WASHINGTON — The House returns to Washington this week, joining the Senate for a September legislative sprint in which the only law enacted before the election might be a stopgap bill to fund the government.
Floor action on that is not expected until next week, however. This week, the Senate is back to considering judicial nominations, and the House is taking up a handful of bills designed to mitigate discrimination and inequalities in schools and the workplace.
With bipartisan COVID-19 relief negotiations on ice, congressional leaders have turned their attention to crafting a continuing resolution to keep the government open before the new fiscal year starts Oct. 1. Leaders have yet to decide how long a stopgap measure should last and what so-called anomalies to allow on a bill they’re striving to keep “clean,” or free of partisan riders.
Senate Majority Leader Mitch McConnell has said he favors a continuing resolution that punts the funding deadline into December, while Speaker Nancy Pelosi and Senate Minority Leader Charles E. Schumer have yet to express Democrats’ preference for the continuing resolution’s expiration date.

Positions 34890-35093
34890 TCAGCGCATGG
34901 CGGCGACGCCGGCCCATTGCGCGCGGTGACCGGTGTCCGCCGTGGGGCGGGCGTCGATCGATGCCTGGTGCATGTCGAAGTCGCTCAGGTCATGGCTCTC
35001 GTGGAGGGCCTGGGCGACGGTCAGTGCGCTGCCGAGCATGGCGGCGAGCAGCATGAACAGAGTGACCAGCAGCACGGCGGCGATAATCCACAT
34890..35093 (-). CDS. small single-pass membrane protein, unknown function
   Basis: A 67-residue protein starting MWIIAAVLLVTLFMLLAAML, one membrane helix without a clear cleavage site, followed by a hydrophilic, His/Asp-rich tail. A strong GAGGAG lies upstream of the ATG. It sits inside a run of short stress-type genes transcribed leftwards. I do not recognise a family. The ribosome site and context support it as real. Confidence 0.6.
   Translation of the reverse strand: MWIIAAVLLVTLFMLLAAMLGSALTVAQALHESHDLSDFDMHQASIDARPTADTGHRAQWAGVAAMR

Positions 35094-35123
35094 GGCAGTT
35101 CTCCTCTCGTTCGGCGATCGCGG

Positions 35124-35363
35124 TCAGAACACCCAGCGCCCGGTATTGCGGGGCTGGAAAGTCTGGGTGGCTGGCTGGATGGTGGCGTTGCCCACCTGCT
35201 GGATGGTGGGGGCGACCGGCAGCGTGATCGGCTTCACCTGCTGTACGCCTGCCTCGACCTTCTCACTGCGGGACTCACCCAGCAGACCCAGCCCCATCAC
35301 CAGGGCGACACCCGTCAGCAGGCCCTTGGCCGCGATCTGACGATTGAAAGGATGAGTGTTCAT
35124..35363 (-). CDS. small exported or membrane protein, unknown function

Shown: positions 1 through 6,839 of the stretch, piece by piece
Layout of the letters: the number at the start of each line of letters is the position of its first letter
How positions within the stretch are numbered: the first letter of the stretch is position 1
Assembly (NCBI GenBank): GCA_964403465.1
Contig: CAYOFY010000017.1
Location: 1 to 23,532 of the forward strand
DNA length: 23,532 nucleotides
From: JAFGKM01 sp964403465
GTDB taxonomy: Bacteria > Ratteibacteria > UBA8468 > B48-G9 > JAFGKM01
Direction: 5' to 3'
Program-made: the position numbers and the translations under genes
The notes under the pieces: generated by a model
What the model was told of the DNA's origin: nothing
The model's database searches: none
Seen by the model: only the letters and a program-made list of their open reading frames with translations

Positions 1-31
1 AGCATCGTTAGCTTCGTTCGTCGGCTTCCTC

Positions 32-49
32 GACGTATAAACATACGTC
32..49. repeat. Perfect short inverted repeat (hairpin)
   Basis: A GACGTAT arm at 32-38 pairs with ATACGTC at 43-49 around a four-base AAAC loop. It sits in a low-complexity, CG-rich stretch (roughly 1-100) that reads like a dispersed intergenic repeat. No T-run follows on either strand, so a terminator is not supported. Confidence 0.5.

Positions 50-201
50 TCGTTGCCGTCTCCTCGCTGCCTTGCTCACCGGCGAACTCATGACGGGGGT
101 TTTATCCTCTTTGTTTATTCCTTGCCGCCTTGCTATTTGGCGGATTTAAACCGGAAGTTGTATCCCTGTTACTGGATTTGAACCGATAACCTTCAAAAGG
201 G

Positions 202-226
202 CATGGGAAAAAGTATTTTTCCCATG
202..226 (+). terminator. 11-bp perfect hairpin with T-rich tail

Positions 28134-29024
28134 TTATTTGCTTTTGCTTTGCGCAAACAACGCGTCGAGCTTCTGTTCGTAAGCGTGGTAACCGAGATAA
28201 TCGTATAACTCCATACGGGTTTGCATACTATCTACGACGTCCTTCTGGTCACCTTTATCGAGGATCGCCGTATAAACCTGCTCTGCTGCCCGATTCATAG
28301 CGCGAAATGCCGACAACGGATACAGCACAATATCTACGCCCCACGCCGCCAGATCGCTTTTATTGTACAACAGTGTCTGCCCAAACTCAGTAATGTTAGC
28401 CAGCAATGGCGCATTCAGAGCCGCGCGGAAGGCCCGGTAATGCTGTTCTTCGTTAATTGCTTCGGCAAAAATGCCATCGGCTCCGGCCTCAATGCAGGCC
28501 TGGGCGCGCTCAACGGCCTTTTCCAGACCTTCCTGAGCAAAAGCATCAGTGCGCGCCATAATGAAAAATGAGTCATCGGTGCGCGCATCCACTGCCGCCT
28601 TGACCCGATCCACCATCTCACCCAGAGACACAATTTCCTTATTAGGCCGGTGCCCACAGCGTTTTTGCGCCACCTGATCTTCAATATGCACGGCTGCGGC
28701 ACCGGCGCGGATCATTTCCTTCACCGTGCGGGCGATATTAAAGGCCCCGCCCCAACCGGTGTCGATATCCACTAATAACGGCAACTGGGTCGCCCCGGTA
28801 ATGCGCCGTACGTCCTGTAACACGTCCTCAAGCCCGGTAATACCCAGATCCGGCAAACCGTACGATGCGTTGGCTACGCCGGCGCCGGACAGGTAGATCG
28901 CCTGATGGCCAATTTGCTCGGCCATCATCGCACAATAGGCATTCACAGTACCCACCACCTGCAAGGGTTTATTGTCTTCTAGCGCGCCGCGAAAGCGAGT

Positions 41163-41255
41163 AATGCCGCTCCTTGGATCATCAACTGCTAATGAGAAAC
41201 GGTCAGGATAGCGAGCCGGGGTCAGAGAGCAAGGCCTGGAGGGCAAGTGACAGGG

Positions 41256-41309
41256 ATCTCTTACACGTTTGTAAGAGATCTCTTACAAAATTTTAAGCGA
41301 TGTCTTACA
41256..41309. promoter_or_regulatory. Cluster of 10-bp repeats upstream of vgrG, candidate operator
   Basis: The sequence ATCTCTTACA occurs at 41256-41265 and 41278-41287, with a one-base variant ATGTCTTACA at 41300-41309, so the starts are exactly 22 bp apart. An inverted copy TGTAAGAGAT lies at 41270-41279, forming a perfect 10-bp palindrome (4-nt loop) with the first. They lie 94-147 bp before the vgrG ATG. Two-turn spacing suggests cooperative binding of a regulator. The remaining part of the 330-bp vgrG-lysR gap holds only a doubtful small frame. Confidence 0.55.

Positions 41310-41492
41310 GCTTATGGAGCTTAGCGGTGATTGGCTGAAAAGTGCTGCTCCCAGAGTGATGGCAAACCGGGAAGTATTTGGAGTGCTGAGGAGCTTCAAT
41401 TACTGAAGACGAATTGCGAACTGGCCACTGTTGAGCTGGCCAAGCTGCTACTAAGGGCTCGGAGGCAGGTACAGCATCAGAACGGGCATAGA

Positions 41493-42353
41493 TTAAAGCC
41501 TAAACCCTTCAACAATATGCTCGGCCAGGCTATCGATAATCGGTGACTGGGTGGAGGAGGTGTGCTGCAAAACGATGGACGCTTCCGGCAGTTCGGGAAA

Pelosi did, however, make clear last week that additional COVID-19 aid will not be attached to a resolution.
“There are some what we call anomalies — some things have expired, this or that — that may or may not be continued but still are technically within the definition of clean, ‘clean’ meaning no additional things,” the California Democrat said. “COVID would not meet that definition. And those negotiations are separate from this.”
But discussions over how to break a months-long stalemate over the amount of additional aid lawmakers are willing to provide have largely stopped, fueling speculation that there won’t be a deal before the November election.
The House passed a $3.4 trillion aid package in May, and Democrats have said they’d be willing to drop the price to $2.2 trillion by moving up expiration dates. White House negotiators have expressed openness to going as high as $1.5 trillion, but Senate Republicans don’t want to spend that much. The consensus position of the Senate GOP conference was the $300 billion (after offsets) measure it put on the floor last week, which was blocked by Democrats.
Pelosi has said Senate Republicans and the White House need to negotiate a unified position among themselves before bipartisan talks with Democrats can move forward. But even if the GOP settled on an amount between $300 billion and $1.5 trillion, it would still fall short of the $2.2 trillion Pelosi has said Democrats need to return to the table.
“I wish I could tell you we were going to get another package, but it doesn’t look that good right now,” McConnell said Friday at a constituent event in Kentucky.
After the GOP’s “skinny” coronavirus relief bill did not advance last week, McConnell quickly filed cloture on eight judicial nominations. The procedural action tees up votes this week on U.S. district judge nominees for courts in California and Illinois.
The House, meanwhile, is taking up a handful of bills designed to reduce discrimination and inequalities.